By FRAN HAWTHORNE FEB. 11, 2013. The New York Times
ONE of the tax-fairness controversies in the presidential campaign last year grew out of the news that 33 of the wealthiest Americans paid little or no income tax in 2009, in part because they probably applied stock market losses to counter capital gains.
If they did, they now have plenty of less exalted company.
That tactic, called tax-loss harvesting, is one of several sophisticated financial techniques no longer confined to the ultrarich — say, those making more than $200 million, with the means to deploy family offices or personal bankers to the task. Because of a combination of technology and entrepreneurship, people a rung or two down the wealth ladder — with perhaps $250,000 to $10 million in investable assets — can avail themselves of similar tools. Partly this is because technology has simplified and sped up the work for all income levels.
“Before, if you had a lot of money, you could have analysts doing all your calculations in a manual way, in Excel,” said Mike Paulus, president of Addepar, a three-year-old firm based in Silicon Valley that offers digital sophistication in portfolio aggregation. “Due to technology, we can democratize it,” he said.
The new products are a cut above the mass-market, do-it-yourself budgeting and retirement planning tools available online, often from mutual fund houses. Financial experts say the new approaches allow users to include more personalized and complex factors, like itemized tax deductions or the types of cars they hope to buy in retirement.
The techniques have grown over the last five years and now include comprehensive digital portfolio aggregation, a service offered by Addepar, and access to sophisticated investments, along with tax strategies like loss-harvesting.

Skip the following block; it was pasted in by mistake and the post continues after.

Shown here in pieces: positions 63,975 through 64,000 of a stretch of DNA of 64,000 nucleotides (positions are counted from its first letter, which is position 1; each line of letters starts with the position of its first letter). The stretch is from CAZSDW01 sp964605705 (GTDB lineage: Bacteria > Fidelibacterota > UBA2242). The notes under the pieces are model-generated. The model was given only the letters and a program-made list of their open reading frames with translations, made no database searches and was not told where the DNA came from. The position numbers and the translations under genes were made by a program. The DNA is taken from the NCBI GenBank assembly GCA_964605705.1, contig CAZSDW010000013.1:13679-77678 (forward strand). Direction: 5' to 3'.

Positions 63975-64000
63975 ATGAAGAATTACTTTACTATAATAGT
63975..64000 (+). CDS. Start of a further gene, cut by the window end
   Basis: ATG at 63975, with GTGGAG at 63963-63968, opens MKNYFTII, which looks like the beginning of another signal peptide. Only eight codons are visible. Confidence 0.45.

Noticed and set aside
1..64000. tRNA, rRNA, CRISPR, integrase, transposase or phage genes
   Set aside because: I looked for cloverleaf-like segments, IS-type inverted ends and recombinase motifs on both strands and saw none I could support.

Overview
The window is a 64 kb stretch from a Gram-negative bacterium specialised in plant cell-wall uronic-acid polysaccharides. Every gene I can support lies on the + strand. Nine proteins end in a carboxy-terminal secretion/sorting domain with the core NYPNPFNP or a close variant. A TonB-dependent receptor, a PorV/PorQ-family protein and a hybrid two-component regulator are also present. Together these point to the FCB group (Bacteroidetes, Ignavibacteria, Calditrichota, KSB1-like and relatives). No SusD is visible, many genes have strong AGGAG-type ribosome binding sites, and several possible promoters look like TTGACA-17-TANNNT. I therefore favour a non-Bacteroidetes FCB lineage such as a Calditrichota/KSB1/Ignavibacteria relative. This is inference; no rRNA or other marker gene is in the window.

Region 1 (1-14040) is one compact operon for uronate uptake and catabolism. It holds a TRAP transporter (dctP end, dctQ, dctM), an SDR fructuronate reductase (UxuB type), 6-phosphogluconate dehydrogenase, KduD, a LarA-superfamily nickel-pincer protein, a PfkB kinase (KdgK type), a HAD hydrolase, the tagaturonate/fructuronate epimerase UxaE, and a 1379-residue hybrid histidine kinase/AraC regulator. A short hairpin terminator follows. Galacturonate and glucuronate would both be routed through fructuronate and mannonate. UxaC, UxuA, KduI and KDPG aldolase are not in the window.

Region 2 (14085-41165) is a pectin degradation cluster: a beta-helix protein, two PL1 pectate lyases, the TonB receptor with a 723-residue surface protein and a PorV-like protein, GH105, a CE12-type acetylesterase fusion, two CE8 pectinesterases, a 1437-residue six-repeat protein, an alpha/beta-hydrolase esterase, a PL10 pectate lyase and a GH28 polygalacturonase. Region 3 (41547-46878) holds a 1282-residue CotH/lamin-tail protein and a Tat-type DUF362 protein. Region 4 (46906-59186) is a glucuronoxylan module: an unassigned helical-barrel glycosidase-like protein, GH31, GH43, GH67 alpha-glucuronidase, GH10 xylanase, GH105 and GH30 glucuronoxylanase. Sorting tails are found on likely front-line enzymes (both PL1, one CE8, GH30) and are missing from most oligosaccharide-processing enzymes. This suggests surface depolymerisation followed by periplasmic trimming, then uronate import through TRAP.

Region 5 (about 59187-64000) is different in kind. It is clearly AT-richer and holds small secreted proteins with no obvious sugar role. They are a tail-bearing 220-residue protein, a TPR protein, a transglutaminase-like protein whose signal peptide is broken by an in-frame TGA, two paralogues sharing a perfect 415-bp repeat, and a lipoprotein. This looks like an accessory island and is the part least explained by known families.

They are usually marketed to financial advisers and planners, rather than to the investors themselves.
The tax strategies, in particular, will become more important than ever, proponents say, now that, under new fiscal cliff legislation, capital gains taxes have risen and deductions have been scaled back for the better-off.
But the reliance on technology worries even some people who market the tools and advisers who use them. “What’s important is the conversation with the adviser,” said Linda Strachan, senior vice president of product management for financial planning products at Zywave, a financial software provider based in Milwaukee. Zywave’s clients are financial advisers whose clients, in turn, typically have $200,000 to $2 million in assets.
The new products are most prevalent in the areas of financial and retirement planning and are becoming more common in investment strategy.
Jacque LeFore, president of LeFore Consulting, a financial advisory firm in Portland, Ore., is using a Zywave program to adjust the tax and spending strategies of a pair of retired technology managers from Idaho, with about $800,000 in liquid assets, as they start collecting Social Security next year. He also uses a cloud- based product called eMoney for cash-flow planning and for aggregating investments and liabilities.
People with $50 million or $100 million in net worth have “ hired C.P.A.’s and attorneys to do more proactive planning like this,” Mr. LeFore said.
Those in his clients’ income range — about $200,000 to $8 million in liquid assets — cannot afford that kind of personalized advice, he said. Yet earlier planning tools were not sophisticated enough to handle all their investments.